Perks of Being a Wallflower - Literature; Discussion Questions: 1. There are many life-lessons in this story. Describe one. Suggested Response: The lessons of the story include: (1) standing on the fringes of life leads nowhere; if you want something, go for it; if you don't you'll never get it; if you try, you will often succeed; (2) acceptance by others and acceptance of others is important to everyone; as the author/director said in the commentary "When we accept each other, we save each other every day"; (3) people accept the love they think they deserve; (4) at the end of the day it's your family and your friends who get you through life. IKT Förra veckan drog vi igång igen efter sportlovet! =D Härliga ungar som glatt studsade runt i vår fina lärmiljö. Det gällde att fånga upp dem igen, hitta lugnet och samla tankar. Vi började morgonsamlingen med uppgiften; Skriv allt du är bra på; egenskaper hos dig själv, fritidsintressen, ämneskunskaper, lärstilar, kompisegenskaper osv Fundera sedan på vad t ex "jag är bra på att pyssla" innebär.
The Perks of Being a Wallflower In 1999, MTV premiered Making the Video and The Tom Green Show, their hit reality show The Real World went to Hawaii, and they got a lot of airplay out of that Prince song. You know the one. Oh, and on top of all that, they published The Perks of Being a Wallflower. The Perks of Being a Wallflower The Perks of Being a Wallflower is a coming-of-age epistolary novel by American writer Stephen Chbosky which was first published on February 1, 1999 by Pocket Books. Its narrator is an introverted teenager known as Charlie, who describes his experiences in a series of letters to an anonymous stranger. Set in the early 1990s, the novel follows Charlie through his freshman year of high school in a Pittsburgh suburb. Intelligent beyond his years, he is an unconventional thinker; as the story begins, the reader learns that Charlie is also shy and unpopular. Chbosky took five years to develop and publish The Perks of Being a Wallflower, creating the characters and other aspects of the story from his own memories.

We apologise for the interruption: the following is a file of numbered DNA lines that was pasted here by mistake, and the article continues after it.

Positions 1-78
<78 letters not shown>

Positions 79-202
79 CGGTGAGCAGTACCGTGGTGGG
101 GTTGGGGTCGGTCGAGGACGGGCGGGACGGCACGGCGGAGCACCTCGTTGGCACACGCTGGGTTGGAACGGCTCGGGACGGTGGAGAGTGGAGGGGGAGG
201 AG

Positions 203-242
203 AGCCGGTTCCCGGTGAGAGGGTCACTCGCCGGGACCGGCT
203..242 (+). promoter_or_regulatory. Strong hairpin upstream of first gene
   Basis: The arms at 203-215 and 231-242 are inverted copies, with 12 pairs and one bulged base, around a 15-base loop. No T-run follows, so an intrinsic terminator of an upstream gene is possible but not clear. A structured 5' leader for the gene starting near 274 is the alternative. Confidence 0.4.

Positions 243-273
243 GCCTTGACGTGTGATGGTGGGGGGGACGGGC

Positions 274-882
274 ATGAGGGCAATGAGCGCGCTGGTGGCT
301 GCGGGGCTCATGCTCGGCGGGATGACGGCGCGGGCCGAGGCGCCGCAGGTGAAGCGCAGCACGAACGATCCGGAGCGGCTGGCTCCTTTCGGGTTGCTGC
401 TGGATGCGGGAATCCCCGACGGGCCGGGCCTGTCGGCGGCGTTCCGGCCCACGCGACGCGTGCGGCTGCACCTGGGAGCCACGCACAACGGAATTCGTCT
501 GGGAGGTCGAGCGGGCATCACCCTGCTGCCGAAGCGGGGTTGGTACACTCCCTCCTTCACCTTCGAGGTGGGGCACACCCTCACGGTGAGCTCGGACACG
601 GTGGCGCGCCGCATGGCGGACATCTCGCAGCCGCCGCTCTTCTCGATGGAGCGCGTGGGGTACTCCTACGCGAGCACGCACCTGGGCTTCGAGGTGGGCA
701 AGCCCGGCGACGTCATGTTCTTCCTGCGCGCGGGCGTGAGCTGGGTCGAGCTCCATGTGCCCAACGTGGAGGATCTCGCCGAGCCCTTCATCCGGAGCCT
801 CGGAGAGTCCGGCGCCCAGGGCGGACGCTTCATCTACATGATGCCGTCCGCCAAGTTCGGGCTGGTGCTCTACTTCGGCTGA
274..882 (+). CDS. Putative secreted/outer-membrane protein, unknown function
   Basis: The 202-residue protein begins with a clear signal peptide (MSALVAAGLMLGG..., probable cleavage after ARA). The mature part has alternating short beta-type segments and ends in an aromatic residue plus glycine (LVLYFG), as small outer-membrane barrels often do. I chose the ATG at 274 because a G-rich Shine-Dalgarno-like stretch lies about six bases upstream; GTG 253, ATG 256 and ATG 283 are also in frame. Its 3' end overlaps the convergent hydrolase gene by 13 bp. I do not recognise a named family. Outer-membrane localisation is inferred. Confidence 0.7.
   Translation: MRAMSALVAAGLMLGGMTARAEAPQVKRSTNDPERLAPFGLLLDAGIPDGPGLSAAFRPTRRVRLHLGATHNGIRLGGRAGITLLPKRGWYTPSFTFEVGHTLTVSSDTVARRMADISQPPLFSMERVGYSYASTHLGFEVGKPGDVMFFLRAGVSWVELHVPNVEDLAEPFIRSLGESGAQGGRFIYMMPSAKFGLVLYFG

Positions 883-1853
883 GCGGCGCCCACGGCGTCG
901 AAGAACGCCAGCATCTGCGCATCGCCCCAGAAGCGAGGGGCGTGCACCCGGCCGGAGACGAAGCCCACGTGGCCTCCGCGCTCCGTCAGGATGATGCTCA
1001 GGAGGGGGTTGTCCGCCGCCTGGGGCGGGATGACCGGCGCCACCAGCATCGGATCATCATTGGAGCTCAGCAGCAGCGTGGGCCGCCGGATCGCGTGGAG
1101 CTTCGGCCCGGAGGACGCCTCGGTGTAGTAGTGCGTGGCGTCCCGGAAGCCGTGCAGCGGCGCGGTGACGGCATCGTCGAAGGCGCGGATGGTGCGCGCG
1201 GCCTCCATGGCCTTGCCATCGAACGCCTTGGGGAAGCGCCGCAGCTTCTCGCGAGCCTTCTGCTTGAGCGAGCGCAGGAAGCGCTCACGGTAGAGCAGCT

For ESL English Language Learners What is most notable about this funny, touching, memorable novel is the resounding accuracy with which the author captures the voice of a boy on the brink of adulthood. Charlie is a freshman. And while's he's not the biggest geek in the school, he is by no means popular. He's a wallflower--shy and introspective, and intelligent. We learn about Charlie through the letters he writes. Charlie encounters the same struggles that many kids face in high school--how to make friends, the intensity of a crush, family tensions, a first relationship, exploring sexuality, experimenting with drugs--but he must also deal with his best friend's recent suicide.